Mountain Fest proposed ATV day currently not permitted under state law

Brian Stockman
Staff Writer

At a Ridgway Borough Council meeting on Nov. 19, Chamber of Commerce President T.O. Fitch submitted a request for the council to open borough streets to ATVs to support the inaugural Winter Mountain Fest, planned for January. Opening borough streets to ATVs has been an ongoing topic at council meetings for well over a year.
The biggest hurdle is that the main arteries into and through town are PennDOT roads rather than borough streets. These include Main Street, West Main, Front Street, Depot Street, North Broad Street, Mill Street, South Street west of Mill, State Street, Allenhurst, Montmorenci, Bootjack, etc. All of the major bridges in town are also controlled by PennDOT. Therefore, Ridgway Borough has no authority to open these roads and bridges to ATVS. PennDOT does offer a special event permit that, if granted, would allow event organizers to open all or some of these roads and bridges to ATVs. The Elk County Wilds Mountain Fest never applied for such a permit, and instead, petitioned the borough to open its streets so ATVs could access the festival, to be held off of Gillis Avenue in the old Motion Control parking lot.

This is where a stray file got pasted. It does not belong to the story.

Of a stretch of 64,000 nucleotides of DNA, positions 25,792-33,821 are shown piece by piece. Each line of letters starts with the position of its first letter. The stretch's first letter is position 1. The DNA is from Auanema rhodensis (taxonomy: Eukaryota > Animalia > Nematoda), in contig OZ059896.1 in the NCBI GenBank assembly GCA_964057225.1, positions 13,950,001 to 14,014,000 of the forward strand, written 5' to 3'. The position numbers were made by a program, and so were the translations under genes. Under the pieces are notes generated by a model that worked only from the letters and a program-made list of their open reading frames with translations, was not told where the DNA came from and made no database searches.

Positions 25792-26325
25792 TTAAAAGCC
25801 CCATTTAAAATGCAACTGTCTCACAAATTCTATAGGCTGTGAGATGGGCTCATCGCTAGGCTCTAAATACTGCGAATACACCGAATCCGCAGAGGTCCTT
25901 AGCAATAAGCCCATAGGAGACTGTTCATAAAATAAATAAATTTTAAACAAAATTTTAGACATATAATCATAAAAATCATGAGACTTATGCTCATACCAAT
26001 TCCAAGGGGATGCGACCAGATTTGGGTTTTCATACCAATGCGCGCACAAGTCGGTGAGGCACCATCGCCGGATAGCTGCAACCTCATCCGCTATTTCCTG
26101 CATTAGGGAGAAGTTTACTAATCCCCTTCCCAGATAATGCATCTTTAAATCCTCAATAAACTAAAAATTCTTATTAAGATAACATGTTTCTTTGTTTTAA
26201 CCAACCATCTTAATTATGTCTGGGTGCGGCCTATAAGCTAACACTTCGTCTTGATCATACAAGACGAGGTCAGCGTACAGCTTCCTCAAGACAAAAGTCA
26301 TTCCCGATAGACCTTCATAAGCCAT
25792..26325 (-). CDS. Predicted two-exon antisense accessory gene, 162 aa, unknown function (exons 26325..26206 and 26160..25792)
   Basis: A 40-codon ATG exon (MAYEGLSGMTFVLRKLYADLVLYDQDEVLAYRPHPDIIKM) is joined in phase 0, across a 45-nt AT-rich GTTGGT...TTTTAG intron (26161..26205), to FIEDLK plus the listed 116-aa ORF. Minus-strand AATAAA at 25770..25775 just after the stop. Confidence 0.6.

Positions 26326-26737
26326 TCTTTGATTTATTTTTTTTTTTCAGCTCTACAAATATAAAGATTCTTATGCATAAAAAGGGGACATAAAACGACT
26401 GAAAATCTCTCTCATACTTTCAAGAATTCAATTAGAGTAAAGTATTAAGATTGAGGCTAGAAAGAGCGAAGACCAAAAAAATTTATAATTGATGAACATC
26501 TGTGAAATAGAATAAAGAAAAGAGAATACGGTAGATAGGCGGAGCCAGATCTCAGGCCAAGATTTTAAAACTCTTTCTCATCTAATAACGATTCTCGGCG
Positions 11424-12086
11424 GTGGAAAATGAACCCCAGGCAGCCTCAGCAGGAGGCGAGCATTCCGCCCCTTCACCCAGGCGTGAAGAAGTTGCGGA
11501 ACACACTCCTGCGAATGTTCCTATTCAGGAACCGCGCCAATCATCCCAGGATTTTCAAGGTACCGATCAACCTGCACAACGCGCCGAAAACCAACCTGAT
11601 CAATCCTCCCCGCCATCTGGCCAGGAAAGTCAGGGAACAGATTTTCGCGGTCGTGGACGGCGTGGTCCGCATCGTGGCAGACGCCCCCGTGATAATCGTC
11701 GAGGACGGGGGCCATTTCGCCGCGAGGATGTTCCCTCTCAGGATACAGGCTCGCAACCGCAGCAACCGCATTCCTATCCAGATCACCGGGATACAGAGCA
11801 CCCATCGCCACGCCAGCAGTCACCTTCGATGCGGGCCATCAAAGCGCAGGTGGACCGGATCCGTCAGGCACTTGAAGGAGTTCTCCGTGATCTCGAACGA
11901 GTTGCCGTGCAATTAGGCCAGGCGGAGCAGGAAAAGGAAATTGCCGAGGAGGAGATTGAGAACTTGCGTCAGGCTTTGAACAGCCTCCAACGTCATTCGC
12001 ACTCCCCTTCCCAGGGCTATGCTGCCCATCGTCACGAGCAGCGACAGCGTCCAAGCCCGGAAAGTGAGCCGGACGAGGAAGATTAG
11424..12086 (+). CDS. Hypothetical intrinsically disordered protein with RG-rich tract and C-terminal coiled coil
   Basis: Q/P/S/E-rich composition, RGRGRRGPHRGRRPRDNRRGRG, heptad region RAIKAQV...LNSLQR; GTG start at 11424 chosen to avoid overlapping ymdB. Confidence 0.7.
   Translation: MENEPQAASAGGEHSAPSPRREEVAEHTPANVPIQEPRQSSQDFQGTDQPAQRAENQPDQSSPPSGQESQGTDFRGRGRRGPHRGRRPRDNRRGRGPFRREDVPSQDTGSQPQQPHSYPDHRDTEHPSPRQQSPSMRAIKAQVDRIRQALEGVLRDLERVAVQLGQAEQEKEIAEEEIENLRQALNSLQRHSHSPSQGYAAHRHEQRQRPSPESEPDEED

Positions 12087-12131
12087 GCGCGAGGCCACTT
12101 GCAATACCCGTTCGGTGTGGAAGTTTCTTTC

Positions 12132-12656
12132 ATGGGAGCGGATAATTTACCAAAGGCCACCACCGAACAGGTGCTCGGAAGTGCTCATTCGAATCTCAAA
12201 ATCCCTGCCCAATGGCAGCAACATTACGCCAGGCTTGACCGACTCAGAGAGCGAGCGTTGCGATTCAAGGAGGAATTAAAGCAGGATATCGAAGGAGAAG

Council President Sam MacDonald questioned how opening borough streets would offer access to the festival. Unless PennDOT roads and bridges were opened as well, he said, no ATV could legally travel through town to Gillis Avenue. MacDonald pointed out the bridge over the Clarion River as a particular concern.  
Fitch and ATV enthusiast, Terry Hertzog, argued, as they have throughout the past year, that opening borough streets to ATVs would force PennDOT to open their bridges, citing a section of the PA Vehicle Code.
“I have been skeptical of that claim for over a year,” MacDonald said in an interview this week. “The language is vague, but other areas of the state have situations similar to ours, and PennDOT has not opened all of those bridges to ATVs."
After some debate, Fitch said that quick action was needed because he needed to advertise for the festival. Council voted that they would open the streets to ATVs on one day of the festival, January 19, but only if it could be demonstrated that it would be legal to ride ATVs on the bridges and necessary sections of PennDOT roads. They directed Borough Manager Paul McCurdy to consult with Police Chief Ralph Tettis, who was not in attendance at the meeting. 
Later that week, Tettis informed MacDonald that only PennDOT could make a determination on the bridges. On Monday, Nov. 26, MacDonald contacted an official in PennDOT’s District 2 office.  According to MacDonald, the official suggested that the best way forward was for event organizers to apply for the special permit which would allow ATVs to travel PennDOT roads. He offered some instructions, which MacDonald conveyed to the ECWMF organizers.

The full article can be found in Dec. 7 edition of the Ridgway Record.